Creature of aesthetic: Brandon Maldonado
Almost indescribable, the image requires a double take.
Black aviator sunglasses and a trucker hat atop his short black curls, he zooms along on his gloss black beach cruiser. The elegant curves of the bike and the sparks of light glistening off the chrome wheels are confused by two small, furry things in baskets on either side of his rear wheel. Picasso, or ‘Pico’ for short and Leroy are the dogs of artist Brandon Maldonado. Their tongues shoot out with joy as the trio cruises the streets in the Lower Highland neighborhood of Denver, or LoHi where Brandon calls home.
A quick glimpse into his house/art gallery/painting and drawing studio which he has named Intersecting Parallels offers an accurate, yet complex illustration of who Brandon is. Antique furniture weathered and scarred by years of mysteries are strewn throughout the house, numerous fake crows peer out an elegantly dressed front window, perched atop a chair eyeing young couples and hipsters as they walk to a number of trendy restaurants and bars nearby.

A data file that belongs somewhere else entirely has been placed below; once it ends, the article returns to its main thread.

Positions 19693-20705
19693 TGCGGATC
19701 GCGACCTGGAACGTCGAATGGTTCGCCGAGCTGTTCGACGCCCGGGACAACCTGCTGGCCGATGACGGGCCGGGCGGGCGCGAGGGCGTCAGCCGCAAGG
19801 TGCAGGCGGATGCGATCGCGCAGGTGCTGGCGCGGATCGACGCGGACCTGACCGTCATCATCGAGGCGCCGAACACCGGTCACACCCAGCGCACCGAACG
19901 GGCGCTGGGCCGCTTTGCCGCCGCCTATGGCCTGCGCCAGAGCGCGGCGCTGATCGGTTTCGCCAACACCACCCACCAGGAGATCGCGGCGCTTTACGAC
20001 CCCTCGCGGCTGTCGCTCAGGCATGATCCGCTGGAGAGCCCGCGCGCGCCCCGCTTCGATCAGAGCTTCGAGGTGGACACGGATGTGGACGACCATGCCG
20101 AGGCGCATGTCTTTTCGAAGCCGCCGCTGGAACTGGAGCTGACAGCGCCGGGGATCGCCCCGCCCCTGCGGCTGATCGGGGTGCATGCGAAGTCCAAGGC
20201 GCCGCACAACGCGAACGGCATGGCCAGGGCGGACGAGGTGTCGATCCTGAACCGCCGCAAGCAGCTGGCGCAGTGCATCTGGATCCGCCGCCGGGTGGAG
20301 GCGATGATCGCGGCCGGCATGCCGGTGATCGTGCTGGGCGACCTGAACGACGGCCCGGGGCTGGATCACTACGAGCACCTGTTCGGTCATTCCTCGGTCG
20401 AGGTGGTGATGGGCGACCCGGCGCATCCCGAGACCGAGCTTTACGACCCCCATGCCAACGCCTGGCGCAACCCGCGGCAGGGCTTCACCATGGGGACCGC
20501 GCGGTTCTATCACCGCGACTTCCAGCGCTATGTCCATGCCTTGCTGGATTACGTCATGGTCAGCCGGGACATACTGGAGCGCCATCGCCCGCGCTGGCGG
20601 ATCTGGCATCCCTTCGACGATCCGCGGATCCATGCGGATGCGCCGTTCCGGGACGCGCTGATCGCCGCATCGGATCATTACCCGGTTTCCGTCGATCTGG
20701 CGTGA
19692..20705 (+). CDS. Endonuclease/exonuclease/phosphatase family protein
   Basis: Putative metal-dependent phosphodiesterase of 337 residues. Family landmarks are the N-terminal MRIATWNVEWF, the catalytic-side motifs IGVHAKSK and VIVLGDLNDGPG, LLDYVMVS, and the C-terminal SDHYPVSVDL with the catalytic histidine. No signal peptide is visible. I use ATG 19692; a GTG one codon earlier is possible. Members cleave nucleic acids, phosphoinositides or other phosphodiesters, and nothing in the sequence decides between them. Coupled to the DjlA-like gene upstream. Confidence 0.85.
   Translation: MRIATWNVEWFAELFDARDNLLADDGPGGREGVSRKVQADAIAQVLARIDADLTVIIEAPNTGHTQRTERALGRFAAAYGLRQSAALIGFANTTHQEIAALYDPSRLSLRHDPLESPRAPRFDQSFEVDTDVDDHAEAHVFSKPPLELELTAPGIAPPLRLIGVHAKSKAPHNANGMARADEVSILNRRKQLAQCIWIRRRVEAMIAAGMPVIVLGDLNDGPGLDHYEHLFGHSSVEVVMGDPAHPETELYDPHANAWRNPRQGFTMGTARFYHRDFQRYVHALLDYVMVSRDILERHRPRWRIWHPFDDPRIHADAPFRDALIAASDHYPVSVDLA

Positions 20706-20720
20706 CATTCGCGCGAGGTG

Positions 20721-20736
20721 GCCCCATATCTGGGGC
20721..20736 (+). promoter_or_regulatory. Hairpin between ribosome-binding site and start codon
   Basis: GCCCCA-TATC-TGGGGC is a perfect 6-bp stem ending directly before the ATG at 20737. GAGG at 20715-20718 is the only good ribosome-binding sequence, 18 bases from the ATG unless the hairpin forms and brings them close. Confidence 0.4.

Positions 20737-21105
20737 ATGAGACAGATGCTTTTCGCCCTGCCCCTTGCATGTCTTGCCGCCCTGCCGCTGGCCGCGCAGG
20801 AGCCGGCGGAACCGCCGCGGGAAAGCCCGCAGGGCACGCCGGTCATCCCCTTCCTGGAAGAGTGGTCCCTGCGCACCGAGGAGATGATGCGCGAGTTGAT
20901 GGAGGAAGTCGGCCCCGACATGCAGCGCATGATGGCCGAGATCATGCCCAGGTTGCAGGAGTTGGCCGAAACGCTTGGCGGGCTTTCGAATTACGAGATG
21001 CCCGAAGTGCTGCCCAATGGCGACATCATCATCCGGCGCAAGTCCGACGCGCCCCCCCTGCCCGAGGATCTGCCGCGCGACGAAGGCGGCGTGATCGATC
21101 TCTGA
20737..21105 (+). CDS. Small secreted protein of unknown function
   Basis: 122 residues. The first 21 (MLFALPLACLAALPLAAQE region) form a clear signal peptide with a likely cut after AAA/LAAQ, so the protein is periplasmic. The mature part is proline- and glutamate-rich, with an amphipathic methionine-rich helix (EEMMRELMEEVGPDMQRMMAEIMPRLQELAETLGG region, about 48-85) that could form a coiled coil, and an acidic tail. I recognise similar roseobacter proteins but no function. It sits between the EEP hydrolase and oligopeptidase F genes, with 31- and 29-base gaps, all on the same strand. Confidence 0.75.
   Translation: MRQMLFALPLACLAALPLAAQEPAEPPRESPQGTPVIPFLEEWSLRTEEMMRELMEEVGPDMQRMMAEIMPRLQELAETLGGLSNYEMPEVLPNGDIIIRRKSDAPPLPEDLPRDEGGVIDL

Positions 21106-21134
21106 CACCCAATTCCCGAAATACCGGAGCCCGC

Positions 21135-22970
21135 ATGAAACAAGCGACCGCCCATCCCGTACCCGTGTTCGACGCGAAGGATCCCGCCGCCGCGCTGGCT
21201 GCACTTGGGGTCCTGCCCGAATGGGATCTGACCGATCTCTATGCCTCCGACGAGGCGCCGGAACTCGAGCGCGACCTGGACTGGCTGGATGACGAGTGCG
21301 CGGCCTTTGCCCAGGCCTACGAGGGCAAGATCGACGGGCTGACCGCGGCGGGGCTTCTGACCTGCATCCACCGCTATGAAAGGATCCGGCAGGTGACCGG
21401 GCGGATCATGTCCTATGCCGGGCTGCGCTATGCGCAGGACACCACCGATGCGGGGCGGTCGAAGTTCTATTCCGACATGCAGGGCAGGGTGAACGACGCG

Brandon has spent most of his life in Albuquerque, New Mexico only recently relocating to Denver, the city of his birth. Born in 1980 his creativity was influenced by fantasy worlds, skeletons and monsters like that of the Star Wars trilogy, his Skeletor action figure and the monsters of Michael Jackson’s Thriller. Around the age of 10, he began soaking up the skateboard culture and style that are an apparent influence in his art to this day. “The major skateboard brand at the time was Powell Peralta. Most of their graphics were of skulls and skeletons, and that stuff really blew my mind. Skateboarding exposed me to this whole underground culture of break dancing, gangster rap and graffiti, which became most influential to me. There was something very real to it for me. It was both edgy and defiant, but at the same time very beautiful…” said Brandon.